In a nutshell, this means that your mobile page will be considered the reference point in your ranking by Google bots. While your non-mobile optimized pages might still appear in desktop searches, you will be completely invisible to mobile ones.

Your job?

Make sure that your website is mobile-friendly, of course. Here’s how:

  • Switch to a responsive version instead of a mobile one – this ensures a seamless experience across devices.
  • Don’t hide any copy behind “Read more” buttons – Google won’t be able to see that.
  • Make sure the website is easy to use across mobile devices (even responsive websites have glitches)

Key takeaways

“The more things change, the more they stay the same.” This adage couldn’t be any truer for SEO. Yes, we are faced with tons of changes, but they all point in the same direction: better content and user friendliness.

In other words, if your readers love your content, so will Google. It’s time to get human and write for real persons instead of bots.

Thus, it is imperative that when you hire SEO copywriters you steer clear of old-school ones. Forget about keyword density for a moment and focus on context and going in-depth. Just like a bad margarita recipe, your readers can easily tell when you’re faking it i.e. when you’re just writing for rankings. Give them something useful and they will flock to your website.


avatar

Adriana Tica is an expert marketer and copywriter, with 10 years in the field, most of which were spent marketing tech companies. She is the CEO of Idunn, a digital marketing agency that helps clients all over the world with copywriting, social media marketing and marketing strategy. Follow her blog here: http://idunn.pro/blog.

The post The Game-Changing SEO Guide for 2018 appeared first on SiteProNews.

Get 2018 started with an updated multi-channel digital marketing strategy

Written by: admin Date of published: . Posted in test

Did you know that 15 years ago the average consumer used two touch-points when buying an item, while consumers today run through an average of almost six touch-points?

This means that reaching new customers has become significantly more complex. With new platforms and channels still emerging, consumers have more and more choices and are demanding greater attention from brands trying to reach them.

The concept of multi-channel digital marketing has gained popularity among digital marketers over the last few years as brands and agencies have realized that one-off campaigns targeting potential customers on only one channel at a time no longer cut it.

In this article, we will examine updated multi-channel digital marketing tools and effective strategies; but before we do, let’s clarify what multi-channel marketing actually means.

What is multi-channel digital marketing?

“Multi-channel marketing is the implementation of a single strategy across multiple channels or platforms, thus maximizing opportunities to interact with prospective customers,” according to digital marketing agency Emarsys.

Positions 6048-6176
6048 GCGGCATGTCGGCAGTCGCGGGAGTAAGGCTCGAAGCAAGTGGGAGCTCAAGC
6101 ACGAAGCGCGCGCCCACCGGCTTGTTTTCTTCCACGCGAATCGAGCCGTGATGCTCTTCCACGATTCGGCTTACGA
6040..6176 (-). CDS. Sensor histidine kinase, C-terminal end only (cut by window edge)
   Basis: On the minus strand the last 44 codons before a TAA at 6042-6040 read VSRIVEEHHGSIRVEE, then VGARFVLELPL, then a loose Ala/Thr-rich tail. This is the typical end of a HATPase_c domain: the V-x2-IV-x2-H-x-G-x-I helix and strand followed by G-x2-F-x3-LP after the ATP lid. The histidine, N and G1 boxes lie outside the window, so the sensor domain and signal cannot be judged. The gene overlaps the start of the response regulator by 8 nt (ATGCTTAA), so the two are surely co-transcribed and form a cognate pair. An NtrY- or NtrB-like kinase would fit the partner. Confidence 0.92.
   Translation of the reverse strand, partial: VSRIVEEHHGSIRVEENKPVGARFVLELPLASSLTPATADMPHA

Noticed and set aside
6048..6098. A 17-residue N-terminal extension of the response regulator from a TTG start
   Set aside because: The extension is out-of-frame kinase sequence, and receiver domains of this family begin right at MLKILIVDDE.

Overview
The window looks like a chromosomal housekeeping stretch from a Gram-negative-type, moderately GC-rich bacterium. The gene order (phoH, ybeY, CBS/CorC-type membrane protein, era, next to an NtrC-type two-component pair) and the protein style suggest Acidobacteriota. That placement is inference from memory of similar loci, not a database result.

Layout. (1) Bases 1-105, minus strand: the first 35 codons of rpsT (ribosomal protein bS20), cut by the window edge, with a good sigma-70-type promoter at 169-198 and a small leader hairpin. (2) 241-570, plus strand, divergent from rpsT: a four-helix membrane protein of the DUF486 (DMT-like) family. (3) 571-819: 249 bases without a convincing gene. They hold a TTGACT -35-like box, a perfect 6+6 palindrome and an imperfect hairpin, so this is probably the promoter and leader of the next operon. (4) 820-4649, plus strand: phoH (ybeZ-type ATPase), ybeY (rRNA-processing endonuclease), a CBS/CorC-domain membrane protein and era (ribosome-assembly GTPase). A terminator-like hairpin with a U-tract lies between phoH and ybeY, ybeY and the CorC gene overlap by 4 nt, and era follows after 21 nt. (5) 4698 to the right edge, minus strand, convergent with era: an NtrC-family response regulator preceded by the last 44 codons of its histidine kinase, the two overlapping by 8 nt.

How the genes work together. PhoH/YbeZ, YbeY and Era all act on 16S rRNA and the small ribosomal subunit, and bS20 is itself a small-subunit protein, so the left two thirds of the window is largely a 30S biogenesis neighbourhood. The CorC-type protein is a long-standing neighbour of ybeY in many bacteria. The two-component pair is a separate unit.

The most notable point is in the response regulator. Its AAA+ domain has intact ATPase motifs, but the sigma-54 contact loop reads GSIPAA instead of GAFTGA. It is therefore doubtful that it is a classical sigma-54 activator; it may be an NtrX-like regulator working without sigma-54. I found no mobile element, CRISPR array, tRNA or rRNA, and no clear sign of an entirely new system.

While as marketers we try to best predict how and where our customers might interact with us, giving them a choice — a say in the matter — leads to higher conversions. This requires casting a wide net of orchestrated touch-points and repeating your brand message across various channels, but ultimately improves your chance to raise customer awareness and let the message sink in to actually have an effect.

Let’s take a look at a handful of channels that effectively support a multitude of touch points and provide your customers with choice in selecting their preferred channel.

Social media

The advantage of social media is that it can be utilized as both introductory (initial interest) as well as retargeting channel leading a new customer further down the sales funnel.

Eyeballs through content

Facebook is a fantastic method to fill the top of your funnel with visitors.  Whether you amplify content or gain people’s attention through Facebook live or other multimedia ads, it’s crucial to think about what your target customer might be interested in and then tailor content to their desires.

This doesn’t mean that you should advertise for your product right in the article or video, but rather cover topics that might interest potential customers and ultimately lead to your product page. At the top of the funnel, the goal is to create that first touchpoint which will enable you to start marketing to them through other channels, particularly email and remarketing.

Generating leads

Another helpful Facebook tool comes in handy at this stage of the sales funnel, especially if you run an ecommerce business — it’s called Dynamic Product Ads. These ads “automatically promote products to people who have expressed interest on your website, in your app or elsewhere on the internet,” according to Facebook.

You can even upload your product catalog to Facebook and after setting up the campaign, the social network will handle the rest (such as matching people with the right product).